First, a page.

Interview: Peelander-Z

words by Jack Johnson | photos by Cayte Nobles | Thursday, March 24th, 2011

If anyone else with yellow hair and a missing front tooth at a bar told you they wanted to eat your smile, you’d probably want to quickly finish your drink and evacuate whatever grimy dive you’re sitting in. When New York-based Japanese action comic punk band Peelander-Z’s Kengo Hioki says it, it’s kinda like being tickled — you don’t like the idea at first, but you’ll soon be, well, smiling.

“I eat your smile, I get energy, then I give it to you,” Hioki, who is better known as Peelander Yellow from the planet Peelander, says in a thick Japanese accent.

Anyone who has ever experienced a Peelander-Z show knows why letting Peelander-Z eat your smile is a good idea. The band plays a brand of punk rock ranging from Ramones-esque pop to something sent from 1990s southern California on a skateboard. Had it taken a more conventional approach to its performances, Peelander-Z’s music would still keep heads bobbing along its many earthen tour stops. But that’s not the case. A typical Peelander-Z gig is more like if the Ramones were cast as the costumed superheroes in an episode of Mighty Morphin Power Rangers, in which the band had to battle a giant squid at a high school pep rally, and Andrew WK were subbing for Joey Ramone — it’s an audience-interactive, primary-colored, punk rock parody of not only Japanese culture, but of our own. But mostly, they bring the party.

A typical Peelander-Z show features Hioki pumping up the crowd with hand-drawn signs — which are used to introduce many of the songs — and the signature call and response of, “We are Peelander… Z” (as the audience helps shout the “Z” and cuts the 26th letter into the air like Zorro with their arms). Then Hioki, bassist Kotaro Tsukada (Peelander Red), drummer Akihiko Naruse (Peelander Green) and live guitarist/producer Tetsuya Hayakawa (Peelander Elvis) rock some jam about mad tigers or karaoke parties. But before you know it, you’re in the middle of conga line and a limbo rope has appeared. Then the band rocks some jam about medium rare steak or how everyone is named Mike. Then trusty sidekick Yumiko Hioki (Peelander Pink) has cleared a path through the middle of the crowd with a flashlight, bowling pins have been set up, and Tsukada, wearing a giant squid suit, is diving headfirst into them. Then more songs, perhaps with the drums moved into the crowd. Then Tsukada is hanging upside down from second story rafters playing his bass (he actually did this at last year’s South by Southwest). Pots, pans, and drumsticks are distributed to everyone in the audience for a sort-of Carnival breakdown, as someone leads the samba with a shrieking whistle. And of course, toward the end of the show, signs are held up: “drummer wanted,” “bassist wanted,” “guitarist wanted,” and guys who haven’t picked up an instrument in 10 years scramble for the chance to go home and tell their wives they still got it. As you might guess, the scene is total chaos, yet somehow, the band and the audience merge into one harmonious entity.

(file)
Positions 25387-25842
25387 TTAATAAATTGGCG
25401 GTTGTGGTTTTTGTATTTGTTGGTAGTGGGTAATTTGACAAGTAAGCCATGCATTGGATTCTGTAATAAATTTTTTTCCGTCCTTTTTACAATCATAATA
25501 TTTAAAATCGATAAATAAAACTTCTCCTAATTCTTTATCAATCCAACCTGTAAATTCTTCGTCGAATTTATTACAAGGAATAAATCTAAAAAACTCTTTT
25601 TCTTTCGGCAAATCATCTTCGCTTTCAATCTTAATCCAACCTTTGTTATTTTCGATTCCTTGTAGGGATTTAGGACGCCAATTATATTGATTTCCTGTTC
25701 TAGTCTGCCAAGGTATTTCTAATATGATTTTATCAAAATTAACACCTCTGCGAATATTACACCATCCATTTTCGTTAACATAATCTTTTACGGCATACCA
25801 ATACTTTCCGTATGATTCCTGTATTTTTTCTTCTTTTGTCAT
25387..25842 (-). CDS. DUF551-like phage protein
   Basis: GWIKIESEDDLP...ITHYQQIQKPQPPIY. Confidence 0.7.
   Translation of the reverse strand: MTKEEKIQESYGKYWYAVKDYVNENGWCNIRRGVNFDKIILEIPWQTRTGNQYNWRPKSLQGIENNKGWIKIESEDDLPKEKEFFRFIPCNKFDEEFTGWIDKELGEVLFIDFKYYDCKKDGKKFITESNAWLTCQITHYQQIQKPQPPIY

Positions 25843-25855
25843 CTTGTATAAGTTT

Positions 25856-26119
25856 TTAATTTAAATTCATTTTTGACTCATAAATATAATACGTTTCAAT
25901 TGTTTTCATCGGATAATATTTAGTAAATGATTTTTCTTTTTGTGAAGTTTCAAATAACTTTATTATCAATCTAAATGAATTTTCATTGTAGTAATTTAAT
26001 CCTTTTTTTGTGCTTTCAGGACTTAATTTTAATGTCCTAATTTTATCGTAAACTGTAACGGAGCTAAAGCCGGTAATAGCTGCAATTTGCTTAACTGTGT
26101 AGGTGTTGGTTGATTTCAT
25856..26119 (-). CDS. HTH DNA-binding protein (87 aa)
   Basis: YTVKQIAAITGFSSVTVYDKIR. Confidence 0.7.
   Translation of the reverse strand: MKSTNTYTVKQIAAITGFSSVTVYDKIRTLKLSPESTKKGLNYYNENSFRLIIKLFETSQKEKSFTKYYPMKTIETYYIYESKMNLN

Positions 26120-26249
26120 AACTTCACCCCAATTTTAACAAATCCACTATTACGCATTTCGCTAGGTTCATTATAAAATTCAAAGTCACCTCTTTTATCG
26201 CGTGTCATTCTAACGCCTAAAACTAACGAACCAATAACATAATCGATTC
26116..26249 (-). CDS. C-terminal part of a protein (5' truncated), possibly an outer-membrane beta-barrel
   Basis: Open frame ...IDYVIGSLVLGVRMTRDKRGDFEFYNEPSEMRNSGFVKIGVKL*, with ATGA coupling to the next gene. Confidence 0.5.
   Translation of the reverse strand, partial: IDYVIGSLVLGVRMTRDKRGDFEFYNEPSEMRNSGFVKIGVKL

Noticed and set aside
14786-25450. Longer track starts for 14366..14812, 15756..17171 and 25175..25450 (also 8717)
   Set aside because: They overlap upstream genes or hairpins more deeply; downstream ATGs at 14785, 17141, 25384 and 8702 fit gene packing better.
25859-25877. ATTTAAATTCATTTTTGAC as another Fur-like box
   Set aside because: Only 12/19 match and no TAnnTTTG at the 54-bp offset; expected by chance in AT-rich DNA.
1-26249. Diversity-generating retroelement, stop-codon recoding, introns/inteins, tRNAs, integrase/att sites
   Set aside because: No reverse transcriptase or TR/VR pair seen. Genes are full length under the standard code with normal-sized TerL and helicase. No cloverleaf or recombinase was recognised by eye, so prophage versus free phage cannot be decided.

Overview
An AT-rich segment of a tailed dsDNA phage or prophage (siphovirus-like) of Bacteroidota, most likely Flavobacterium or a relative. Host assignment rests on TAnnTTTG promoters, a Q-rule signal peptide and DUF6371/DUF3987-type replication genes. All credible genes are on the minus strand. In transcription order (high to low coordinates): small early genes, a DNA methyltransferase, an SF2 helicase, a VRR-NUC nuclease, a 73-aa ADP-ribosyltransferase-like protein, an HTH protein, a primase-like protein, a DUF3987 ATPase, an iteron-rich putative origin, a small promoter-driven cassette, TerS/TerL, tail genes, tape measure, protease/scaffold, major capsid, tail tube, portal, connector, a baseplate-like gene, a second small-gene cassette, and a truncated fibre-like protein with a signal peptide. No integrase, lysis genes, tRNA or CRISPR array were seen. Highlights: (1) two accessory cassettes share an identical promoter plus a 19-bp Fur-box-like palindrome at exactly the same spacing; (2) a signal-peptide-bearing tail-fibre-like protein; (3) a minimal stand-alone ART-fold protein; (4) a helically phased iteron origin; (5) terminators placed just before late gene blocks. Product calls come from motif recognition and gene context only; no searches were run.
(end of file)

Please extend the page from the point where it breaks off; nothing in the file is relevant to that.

You see, while Peelander-Z is pretty good at playing punk rock, according to Hioki, who claims punk is the only music he knows how to play, his band is better at making friends.

“My music skill is very low, but I know how to make friend,” he says (before playfully biting this writer’s arm). “If you don’t know how to make friends, you won’t go anywhere.”

But Hioki said Peelander-Z doesn’t just want to selfishly make friends for itself, it wants to bring people together. Like in New York, he said, the punks don’t like the anime kids, and the anime kids don’t like the punks, but his band is the definitive nexus of both worlds.

The more smiles the band gets, the more energy it gets, the more shows it plays, the more smiles we get, give, they play, etc. It seems like a good symbiotic relationship. But if for some reason Peelander-Z has to slow down, ease up on the smile intake for a bit, say, get off the road and record and album, rest assured it won’t be for long. And if it is, Peelander-Z still has a most Japanese plan to continue bringing people together.

“We are like a shark, we are like a tuna fish,” Hioki said. “We never stop. When we stop, we die. Then we’ll be sushi for you.”